Drew Brees has apologized for comparing the NFL's evidence of the Saints bounty program to that of the Bush administration's evidence of weapons of mass destruction in Iraq.
"I apologize if the WMD comment offended anyone. Especially our military. There is no one I respect more than our service men and women."
"My WMD comment has nothing to do with politics or our brave military. Merely an analogy to show how media influences public perception."
Earlier via twitter Brees said, "If NFL fans were told there were 'weapons of mass destruction' enough times, they'd believe it. But what happens when you don't find any????"
Brees was disappointed with the appeals hearing on Monday and echoed his teammates in calling the process unfair. He also called the evidence given to the players and their representatives thin.
On Monday Saints linebacker Jonathan Vilma's attorney Peter Ginsberg called the hearing "a sham" and said Goodell failed to present the evidence on which he based his decision to impose Vilma's season-long suspension.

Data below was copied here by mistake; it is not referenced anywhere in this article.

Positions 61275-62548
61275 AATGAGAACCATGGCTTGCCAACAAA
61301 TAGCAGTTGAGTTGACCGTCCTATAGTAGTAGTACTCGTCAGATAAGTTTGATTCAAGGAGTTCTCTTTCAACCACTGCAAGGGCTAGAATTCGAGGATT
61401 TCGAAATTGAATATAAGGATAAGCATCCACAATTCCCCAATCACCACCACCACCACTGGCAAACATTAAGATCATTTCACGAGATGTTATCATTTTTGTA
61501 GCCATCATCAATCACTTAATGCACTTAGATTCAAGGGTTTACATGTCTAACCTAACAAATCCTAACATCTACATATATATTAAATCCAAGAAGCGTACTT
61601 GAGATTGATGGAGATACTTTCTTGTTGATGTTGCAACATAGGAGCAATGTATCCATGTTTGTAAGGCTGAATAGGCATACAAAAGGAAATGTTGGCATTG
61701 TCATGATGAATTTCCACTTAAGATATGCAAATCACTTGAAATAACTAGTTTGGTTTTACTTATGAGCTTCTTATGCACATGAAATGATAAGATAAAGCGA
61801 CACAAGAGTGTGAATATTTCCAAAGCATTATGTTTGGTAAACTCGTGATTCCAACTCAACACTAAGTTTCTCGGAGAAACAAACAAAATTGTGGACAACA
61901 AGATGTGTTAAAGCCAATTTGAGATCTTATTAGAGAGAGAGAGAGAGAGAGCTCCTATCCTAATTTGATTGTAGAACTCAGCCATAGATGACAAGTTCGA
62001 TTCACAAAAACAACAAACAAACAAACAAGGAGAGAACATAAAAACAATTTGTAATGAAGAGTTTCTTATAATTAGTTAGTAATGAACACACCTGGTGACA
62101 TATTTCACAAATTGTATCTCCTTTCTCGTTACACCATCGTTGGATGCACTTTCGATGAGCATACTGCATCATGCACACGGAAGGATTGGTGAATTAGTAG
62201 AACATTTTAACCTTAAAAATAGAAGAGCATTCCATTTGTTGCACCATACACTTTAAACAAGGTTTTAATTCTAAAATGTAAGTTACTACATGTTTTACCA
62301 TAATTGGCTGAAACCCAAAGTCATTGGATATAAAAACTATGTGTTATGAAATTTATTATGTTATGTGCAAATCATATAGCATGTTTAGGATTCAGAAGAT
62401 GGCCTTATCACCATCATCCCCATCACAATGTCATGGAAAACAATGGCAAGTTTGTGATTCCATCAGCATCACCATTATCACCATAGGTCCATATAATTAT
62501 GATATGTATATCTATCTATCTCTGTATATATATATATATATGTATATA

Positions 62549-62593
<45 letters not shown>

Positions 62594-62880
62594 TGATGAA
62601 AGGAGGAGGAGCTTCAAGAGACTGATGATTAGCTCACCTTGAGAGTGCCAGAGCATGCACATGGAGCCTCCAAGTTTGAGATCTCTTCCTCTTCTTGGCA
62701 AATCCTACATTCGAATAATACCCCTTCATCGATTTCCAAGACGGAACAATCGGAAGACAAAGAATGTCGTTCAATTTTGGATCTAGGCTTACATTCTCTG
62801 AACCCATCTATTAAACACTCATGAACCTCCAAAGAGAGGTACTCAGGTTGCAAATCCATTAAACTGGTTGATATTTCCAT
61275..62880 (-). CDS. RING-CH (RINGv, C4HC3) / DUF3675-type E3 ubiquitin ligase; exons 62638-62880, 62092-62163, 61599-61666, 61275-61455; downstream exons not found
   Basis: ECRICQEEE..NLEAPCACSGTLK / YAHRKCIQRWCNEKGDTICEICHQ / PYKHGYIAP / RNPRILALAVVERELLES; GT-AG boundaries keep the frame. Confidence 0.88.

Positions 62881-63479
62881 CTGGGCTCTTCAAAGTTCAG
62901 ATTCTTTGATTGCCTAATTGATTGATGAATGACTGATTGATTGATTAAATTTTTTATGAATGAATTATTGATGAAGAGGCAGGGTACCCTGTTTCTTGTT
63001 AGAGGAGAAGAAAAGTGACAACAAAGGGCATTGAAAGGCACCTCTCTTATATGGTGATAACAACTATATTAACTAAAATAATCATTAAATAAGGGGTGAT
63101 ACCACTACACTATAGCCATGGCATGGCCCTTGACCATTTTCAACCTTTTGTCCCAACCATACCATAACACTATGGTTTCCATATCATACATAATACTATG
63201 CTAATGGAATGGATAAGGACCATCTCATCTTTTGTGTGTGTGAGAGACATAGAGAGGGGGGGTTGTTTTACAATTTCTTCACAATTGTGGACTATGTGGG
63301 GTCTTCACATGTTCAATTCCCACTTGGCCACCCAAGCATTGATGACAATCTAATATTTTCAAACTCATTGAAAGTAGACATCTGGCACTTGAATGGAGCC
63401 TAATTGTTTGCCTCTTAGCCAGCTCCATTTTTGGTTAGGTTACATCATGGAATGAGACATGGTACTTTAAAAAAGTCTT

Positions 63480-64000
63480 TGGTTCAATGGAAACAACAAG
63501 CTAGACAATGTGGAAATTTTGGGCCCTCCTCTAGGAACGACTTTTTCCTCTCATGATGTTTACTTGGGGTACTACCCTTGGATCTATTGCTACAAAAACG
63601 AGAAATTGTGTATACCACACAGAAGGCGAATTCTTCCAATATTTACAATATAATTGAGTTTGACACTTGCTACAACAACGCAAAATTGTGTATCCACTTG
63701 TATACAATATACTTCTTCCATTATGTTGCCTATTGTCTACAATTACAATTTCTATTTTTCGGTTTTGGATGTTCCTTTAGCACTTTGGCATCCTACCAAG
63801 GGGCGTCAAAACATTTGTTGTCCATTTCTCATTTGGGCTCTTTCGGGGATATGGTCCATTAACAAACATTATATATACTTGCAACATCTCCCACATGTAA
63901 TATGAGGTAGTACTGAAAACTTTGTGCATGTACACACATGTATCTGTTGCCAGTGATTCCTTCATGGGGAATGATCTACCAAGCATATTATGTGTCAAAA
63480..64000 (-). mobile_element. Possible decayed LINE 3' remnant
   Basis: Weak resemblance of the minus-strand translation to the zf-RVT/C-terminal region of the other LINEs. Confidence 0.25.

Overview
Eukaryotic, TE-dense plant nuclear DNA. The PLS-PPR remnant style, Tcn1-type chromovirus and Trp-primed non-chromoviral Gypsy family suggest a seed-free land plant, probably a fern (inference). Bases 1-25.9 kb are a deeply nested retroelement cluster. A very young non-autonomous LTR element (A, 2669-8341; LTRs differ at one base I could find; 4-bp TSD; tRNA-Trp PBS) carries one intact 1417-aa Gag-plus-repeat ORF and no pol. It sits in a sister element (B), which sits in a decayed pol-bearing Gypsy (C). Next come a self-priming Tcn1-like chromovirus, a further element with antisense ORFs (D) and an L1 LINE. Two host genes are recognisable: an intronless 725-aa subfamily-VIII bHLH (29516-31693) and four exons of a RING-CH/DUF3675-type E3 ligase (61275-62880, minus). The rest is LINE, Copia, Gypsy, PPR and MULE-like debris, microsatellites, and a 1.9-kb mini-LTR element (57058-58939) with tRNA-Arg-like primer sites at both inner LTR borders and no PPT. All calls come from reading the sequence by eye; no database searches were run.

"Roger Goodell has taken three months to tear down what I built over eight years. It's tough to swallow. I have been linked to a bounty and it simply is not true," Vilma said.
"I don't know how I can get a fair process when he is the judge, jury and executioner. You're assuming it will be fair, but it's not."
Vilma has been suspended by the commissioner for the 2012 season.
Will Smith, Anthony Hargrove and Scott Fujita also issued a joint statement saying they were attending the hearing not because they were admitting to being part of the bounty program - or because they believed Goodell had the right to punish them - but because they felt the league "would attempt to publicly mischaracterize our refusal to attend."
"Shame on the National Football League and Commissioner Goodell for being more concerned about 'convicting' us publicly than being honorable and fair to men who have dedicated their professional lives to playing this game with honor," the three players said.
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